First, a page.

IBF World featherweight champion Josh Warrington (30-0, 7KOs) has spent his time in isolation studying Mike Tyson, preparing for retirement, whilst enjoying quality time with his family.
Like so many others during the coronavirus lockdown, Warrington has devoted hours to podcasts, reading and self-improvement.
In the latest BBC Radio 5 Live Boxing podcast, the Yorkshireman opened up about his fears of retirement and explained what he hopes his recent dive into the Tyson archive may inspire when he is next allowed to box.
"His angles for punches were unbelievable," said the 29-year-old Leeds fighter of the Brooklyn boxer.
"He's stepping side to side and it's how ferocious he is when he's doing it. A few to the body, a change of angle, up to the head, change angle. It's a masterpiece and the technical side of it is impressive. I was in the gym last night working on my body punches and trying to throw them like the way he did."
Tyson became the youngest heavyweight world champion in history in 1986 at the age of 20, the high point in a career that served up countless controversies both in and out of the ring.
In discussing Tyson with Warrington, BBC boxing correspondent Mike Costello said perhaps only boxing fans can understand how the American sometimes "made violence seem graceful".
'Leeds Warrior' Warrington, who hopes to fight for another world title at featherweight this year, said: "That is difficult to do, people don't realise. To the casual eye in a fight, arms are going here there and everywhere.
"The fighters at the very top level, that's the next-level stuff. As a boxer you really appreciate the art form.
"In the heat of action they are throwing combinations or defending themselves and then bang, they come up with something. It's like a Cristiano Ronaldo of the football world, that little something that can win a football match, a flick, a shimmy or a feint."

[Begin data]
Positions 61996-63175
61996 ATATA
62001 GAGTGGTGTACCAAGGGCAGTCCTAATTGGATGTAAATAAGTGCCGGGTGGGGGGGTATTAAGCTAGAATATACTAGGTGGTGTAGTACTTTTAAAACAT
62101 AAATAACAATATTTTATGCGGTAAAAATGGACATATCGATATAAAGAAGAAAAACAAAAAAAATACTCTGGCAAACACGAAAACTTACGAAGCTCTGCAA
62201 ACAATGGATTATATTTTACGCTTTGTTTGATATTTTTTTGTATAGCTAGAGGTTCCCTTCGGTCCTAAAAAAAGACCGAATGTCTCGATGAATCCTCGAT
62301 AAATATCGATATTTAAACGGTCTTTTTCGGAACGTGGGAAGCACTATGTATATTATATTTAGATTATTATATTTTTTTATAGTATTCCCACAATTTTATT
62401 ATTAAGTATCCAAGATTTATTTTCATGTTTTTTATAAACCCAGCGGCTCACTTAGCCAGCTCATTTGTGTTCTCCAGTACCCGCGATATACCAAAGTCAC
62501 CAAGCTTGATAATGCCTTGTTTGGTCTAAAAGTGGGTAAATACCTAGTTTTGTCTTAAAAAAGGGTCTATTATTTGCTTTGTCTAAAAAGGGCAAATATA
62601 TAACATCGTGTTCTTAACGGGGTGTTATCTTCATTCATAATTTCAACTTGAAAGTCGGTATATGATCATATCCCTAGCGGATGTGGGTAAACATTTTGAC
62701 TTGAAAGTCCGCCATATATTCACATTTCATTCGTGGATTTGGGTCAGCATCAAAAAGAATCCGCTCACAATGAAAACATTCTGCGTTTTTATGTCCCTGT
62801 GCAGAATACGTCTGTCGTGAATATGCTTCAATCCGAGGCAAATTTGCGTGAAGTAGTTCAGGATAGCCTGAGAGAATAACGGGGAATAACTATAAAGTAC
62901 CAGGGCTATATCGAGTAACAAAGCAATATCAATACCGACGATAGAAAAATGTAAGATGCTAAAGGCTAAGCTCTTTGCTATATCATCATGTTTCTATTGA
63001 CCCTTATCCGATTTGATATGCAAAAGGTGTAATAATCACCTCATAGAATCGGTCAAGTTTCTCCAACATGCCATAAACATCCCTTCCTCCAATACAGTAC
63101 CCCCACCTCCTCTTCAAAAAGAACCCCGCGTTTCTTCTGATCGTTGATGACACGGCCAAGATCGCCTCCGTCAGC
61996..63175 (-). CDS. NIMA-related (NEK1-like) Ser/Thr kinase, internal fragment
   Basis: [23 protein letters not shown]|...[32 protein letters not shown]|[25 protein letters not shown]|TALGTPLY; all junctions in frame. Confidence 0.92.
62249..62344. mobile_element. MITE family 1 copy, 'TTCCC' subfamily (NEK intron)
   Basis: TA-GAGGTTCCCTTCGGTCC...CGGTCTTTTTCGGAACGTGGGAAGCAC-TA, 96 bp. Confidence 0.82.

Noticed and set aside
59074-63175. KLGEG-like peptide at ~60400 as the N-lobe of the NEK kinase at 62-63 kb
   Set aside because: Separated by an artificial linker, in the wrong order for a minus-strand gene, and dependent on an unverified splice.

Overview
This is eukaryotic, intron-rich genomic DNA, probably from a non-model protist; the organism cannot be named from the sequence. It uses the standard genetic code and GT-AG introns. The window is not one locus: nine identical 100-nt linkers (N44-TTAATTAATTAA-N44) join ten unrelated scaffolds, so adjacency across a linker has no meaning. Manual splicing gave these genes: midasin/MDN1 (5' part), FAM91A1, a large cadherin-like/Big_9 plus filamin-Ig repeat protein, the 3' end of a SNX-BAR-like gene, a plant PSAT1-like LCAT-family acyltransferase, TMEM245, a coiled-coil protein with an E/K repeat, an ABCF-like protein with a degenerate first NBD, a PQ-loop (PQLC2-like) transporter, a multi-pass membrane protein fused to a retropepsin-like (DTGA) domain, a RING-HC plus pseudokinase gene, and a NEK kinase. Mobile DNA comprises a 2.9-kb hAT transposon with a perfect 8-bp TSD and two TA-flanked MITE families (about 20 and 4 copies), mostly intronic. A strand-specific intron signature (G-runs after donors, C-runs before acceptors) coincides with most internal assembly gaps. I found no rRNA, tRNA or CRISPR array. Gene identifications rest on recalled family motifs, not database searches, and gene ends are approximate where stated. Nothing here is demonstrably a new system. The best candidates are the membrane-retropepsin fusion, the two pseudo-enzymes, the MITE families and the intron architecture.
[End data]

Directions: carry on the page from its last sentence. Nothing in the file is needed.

Warrington had hoped for a big unification contest in the US this summer but admits he may only get to fight once in 2020 given the current freeze on boxing as a result of the coronavirus pandemic.
He has been able to use a private gym during the government lockdown and when not training or studying Tyson, says he has spent more time with his partner and two daughters.
Without the natural sporting target and motivation a fight date provides, many boxers like Warrington are in some ways experiencing a preview of what life may be like when retirement comes.
"I am at the very pinnacle and in listening to podcasts and others and listening to fighters not in the sport anymore I have realised it doesn't last forever," adds Warrington, who has been a professional since 2009.
"That scares me. I have to be honest, retirement scares me."
And Warrington says he gained insight into the void that could materialise when he hangs up his gloves during a discussion with retired jockey AP McCoy and former rugby league player Jamie Jones-Buchanan at last year's BBC Sports Personality of the Year Awards.
"Jamie knew he was done, his body was shot and he had emptied the tank," Warrington says.
"AP still misses competing and says nothing will fill that void. I don't want to empty the tank as boxing is a brutal sport but at the same time I don't want to be like AP as I could see it in his eyes that the void particularly hurt him.
"At 29 I am still young but as a featherweight you don't go on forever.
"We get scheduled a fight date three months down the line. Say you get a date for May, you don't even think about March and April. The years fly because of that but you have something to aim for.
"The date comes, it's euphoria, a release of emotions and then you come down. You have a few weeks being human and you're ready to go again. What scares me is when it's the last time, you have your break and then get back in the gym and there would be nothing to aim for.
"It's a funny one but it will happen eventually."